[open-science] Why not publish data? (Neylon, DC (Cameron))
heatherm at eln.bc.ca
Thu Mar 19 20:34:23 UTC 2009
On 19-Mar-09, at 12:26 AM, Tim Schweizer wrote:
> I think Cameron is hinting at a major problem (this is my
> interpretation, so if I'm wrong, blame me, not Cameron).
> The incentives are biased towards anything that builds CVs. So, we
> have way too many journals that are underwritten by libraries. Even
> the editors of journals have admitted that very few people read the
> journals - they exist solely as a means build CVs. In my opinion,
> if 95% of the world's journals disappeared, there would be no loss
> in learning or knowledge.
Marcus Banks talks about the idea of having blogs replace journals in
the field of library and information science, as quoted in Walt
Crawford's "Cites and Insights", at:
As someone who has blogged, written for, reviewed, and edited,
journals, I think Marcus has a point.
Also, as has been pointed out before on this list, there should be
ways for researchers to be appropriately credited for creating and
sharing datasets. Participation in wikis and such-like should count,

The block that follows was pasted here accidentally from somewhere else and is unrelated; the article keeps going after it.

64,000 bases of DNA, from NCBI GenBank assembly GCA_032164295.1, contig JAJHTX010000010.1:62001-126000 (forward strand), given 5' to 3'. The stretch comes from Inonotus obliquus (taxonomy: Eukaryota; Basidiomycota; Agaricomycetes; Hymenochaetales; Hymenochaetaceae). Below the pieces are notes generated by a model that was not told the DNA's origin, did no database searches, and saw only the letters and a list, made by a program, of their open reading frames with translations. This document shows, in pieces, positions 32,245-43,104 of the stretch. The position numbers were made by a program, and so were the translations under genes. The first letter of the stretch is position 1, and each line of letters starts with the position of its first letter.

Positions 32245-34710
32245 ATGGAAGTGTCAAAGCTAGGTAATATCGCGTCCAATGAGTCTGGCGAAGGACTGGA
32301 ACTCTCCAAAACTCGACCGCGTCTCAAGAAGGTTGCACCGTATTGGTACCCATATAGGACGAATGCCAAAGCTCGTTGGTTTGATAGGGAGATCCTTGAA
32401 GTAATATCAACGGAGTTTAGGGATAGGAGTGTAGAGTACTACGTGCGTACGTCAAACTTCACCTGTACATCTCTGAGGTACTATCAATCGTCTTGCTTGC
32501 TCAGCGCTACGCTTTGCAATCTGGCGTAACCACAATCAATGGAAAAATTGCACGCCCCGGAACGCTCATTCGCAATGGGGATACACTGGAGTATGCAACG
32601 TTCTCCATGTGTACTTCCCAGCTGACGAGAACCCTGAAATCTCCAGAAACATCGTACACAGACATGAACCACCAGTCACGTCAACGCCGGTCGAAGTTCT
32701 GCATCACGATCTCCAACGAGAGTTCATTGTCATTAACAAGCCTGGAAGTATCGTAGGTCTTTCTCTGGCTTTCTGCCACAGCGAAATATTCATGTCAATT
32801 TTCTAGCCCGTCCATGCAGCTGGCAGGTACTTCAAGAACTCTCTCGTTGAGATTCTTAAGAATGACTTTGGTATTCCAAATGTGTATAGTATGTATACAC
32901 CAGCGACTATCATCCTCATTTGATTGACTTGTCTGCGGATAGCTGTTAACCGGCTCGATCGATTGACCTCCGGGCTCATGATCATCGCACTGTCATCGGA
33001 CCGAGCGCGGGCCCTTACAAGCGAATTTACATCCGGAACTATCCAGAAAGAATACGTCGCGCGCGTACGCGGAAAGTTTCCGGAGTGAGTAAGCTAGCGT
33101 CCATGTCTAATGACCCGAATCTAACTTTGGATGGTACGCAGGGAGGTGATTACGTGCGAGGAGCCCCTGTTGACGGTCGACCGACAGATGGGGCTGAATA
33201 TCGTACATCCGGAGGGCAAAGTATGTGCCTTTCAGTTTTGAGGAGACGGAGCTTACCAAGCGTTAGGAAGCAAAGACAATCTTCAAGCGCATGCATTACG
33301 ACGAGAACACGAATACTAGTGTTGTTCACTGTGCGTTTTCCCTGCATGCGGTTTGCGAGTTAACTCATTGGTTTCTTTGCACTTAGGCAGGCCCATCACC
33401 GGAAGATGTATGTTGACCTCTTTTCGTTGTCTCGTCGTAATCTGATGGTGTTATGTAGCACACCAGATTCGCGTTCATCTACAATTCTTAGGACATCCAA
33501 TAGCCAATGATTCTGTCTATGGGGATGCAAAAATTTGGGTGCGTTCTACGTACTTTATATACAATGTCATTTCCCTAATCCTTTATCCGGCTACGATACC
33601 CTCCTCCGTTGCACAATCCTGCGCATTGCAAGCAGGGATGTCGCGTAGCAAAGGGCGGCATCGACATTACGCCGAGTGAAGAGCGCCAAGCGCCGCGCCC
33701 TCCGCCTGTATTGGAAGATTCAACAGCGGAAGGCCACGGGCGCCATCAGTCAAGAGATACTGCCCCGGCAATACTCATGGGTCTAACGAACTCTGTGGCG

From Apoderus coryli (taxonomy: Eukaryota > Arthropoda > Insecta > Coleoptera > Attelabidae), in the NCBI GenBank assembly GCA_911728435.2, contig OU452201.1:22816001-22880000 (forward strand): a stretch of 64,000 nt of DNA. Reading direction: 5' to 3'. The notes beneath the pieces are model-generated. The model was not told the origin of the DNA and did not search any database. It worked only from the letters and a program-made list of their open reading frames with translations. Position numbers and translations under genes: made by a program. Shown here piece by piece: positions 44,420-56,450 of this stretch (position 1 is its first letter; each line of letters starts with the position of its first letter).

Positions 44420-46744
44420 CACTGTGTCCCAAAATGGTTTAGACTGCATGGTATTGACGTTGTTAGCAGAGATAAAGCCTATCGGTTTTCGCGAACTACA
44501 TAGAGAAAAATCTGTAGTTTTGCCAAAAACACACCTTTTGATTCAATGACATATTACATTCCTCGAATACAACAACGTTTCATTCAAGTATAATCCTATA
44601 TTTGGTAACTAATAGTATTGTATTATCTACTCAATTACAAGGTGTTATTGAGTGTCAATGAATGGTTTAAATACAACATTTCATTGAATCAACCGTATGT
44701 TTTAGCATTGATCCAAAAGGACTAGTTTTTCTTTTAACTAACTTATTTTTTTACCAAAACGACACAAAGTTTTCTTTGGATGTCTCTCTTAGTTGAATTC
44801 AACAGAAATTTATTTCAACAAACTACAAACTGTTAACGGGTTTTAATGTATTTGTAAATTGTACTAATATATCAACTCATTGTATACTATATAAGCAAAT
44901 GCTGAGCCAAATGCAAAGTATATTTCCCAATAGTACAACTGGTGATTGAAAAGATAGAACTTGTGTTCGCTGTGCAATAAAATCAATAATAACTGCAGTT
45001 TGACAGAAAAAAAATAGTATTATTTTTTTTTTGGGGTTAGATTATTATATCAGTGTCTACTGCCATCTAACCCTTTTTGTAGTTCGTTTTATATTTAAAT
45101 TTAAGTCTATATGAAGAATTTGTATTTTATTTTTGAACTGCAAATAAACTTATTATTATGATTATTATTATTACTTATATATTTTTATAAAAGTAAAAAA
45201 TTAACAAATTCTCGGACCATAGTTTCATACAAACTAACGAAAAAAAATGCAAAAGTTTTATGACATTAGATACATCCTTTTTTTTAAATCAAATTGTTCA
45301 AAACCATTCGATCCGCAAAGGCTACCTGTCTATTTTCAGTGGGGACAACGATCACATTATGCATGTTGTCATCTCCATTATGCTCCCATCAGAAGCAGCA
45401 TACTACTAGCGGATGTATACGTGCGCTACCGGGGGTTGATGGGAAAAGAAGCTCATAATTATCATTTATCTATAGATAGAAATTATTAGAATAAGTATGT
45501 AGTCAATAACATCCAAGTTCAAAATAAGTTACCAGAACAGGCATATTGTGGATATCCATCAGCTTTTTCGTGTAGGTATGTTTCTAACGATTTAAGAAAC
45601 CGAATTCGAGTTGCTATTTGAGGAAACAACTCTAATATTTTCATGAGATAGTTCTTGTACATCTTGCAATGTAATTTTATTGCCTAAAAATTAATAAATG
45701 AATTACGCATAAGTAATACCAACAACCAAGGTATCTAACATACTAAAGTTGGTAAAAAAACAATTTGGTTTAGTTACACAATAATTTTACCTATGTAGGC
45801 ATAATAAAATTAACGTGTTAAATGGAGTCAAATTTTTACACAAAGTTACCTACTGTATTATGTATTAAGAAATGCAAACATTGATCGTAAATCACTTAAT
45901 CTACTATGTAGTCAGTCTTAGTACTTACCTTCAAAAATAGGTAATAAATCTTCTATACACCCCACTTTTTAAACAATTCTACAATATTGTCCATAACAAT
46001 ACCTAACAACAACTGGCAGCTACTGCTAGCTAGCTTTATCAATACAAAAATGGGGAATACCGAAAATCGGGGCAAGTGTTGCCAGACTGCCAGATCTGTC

> Most people cannot risk studying what they find *really* profound
> and interesting. The risk of pursuing those hypothesis are high in
> terms of not getting the work published (not getting credit for the
> pursuit of their best ideas on the CV). This is the great tragedy.
There is more that is worthy of examination in scholarship than just
access issues, affordability, and metrics for perfromance
evaluation. We would all be better off if our scholars had both
scope and incentive to pursue the questions that really matter, in my
opinion; and sometimes, it is only the scholars themselves who
understand what really matters. My hope is that current discussions
about scholarly communication will open the door for these more
profound discussions. My understanding is that the idea of tenure
came from faculty themselves; the main purpose of tenure is to ensure
academic freedom. The tenure and promotion committee may seem
external to each individual scholar, but it is not. If scholars wish
things to change, the door is theirs (ours) to open.
Any opinion expressed in this e-mail is that of the author alone, and
does not represent the opinion or policy of BC Electronic Library
Network or Simon Fraser University Library.
Heather Morrison, MLIS
The Imaginary Journal of Poetic Economics
Heather G. Morrison
BC Electronic Library Network
Email: heatherm at eln.bc.ca
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